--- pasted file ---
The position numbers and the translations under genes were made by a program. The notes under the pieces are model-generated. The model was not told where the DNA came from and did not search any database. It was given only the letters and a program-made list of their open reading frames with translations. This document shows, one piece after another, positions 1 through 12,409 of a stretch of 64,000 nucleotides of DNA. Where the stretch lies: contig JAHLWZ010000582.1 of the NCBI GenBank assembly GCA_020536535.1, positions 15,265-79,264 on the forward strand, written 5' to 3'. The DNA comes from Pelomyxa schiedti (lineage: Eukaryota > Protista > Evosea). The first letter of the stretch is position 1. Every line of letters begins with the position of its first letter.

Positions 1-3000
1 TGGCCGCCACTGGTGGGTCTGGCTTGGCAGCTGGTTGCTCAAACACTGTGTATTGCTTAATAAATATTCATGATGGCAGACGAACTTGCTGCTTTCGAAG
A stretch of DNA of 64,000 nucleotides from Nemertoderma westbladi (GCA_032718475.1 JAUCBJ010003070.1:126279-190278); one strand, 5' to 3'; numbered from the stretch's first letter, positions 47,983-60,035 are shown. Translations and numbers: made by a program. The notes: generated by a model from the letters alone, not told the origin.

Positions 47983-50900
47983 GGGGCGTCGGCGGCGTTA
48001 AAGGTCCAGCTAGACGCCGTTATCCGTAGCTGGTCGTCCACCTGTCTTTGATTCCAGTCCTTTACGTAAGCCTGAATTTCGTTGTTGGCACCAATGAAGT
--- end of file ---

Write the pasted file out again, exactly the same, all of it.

The position numbers and the translations under genes were made by a program. The notes under the pieces are model-generated. The model was not told where the DNA came from and did not search any database. It was given only the letters and a program-made list of their open reading frames with translations. This document shows, one piece after another, positions 1 through 12,409 of a stretch of 64,000 nucleotides of DNA. Where the stretch lies: contig JAHLWZ010000582.1 of the NCBI GenBank assembly GCA_020536535.1, positions 15,265-79,264 on the forward strand, written 5' to 3'. The DNA comes from Pelomyxa schiedti (lineage: Eukaryota > Protista > Evosea). The first letter of the stretch is position 1. Every line of letters begins with the position of its first letter.

Positions 1-3000
1 TGGCCGCCACTGGTGGGTCTGGCTTGGCAGCTGGTTGCTCAAACACTGTGTATTGCTTAATAAATATTCATGATGGCAGACGAACTTGCTGCTTTCGAAG
A stretch of DNA of 64,000 nucleotides from Nemertoderma westbladi (GCA_032718475.1 JAUCBJ010003070.1:126279-190278); one strand, 5' to 3'; numbered from the stretch's first letter, positions 47,983-60,035 are shown. Translations and numbers: made by a program. The notes: generated by a model from the letters alone, not told the origin.

Positions 47983-50900
47983 GGGGCGTCGGCGGCGTTA
48001 AAGGTCCAGCTAGACGCCGTTATCCGTAGCTGGTCGTCCACCTGTCTTTGATTCCAGTCCTTTACGTAAGCCTGAATTTCGTTGTTGGCACCAATGAAGT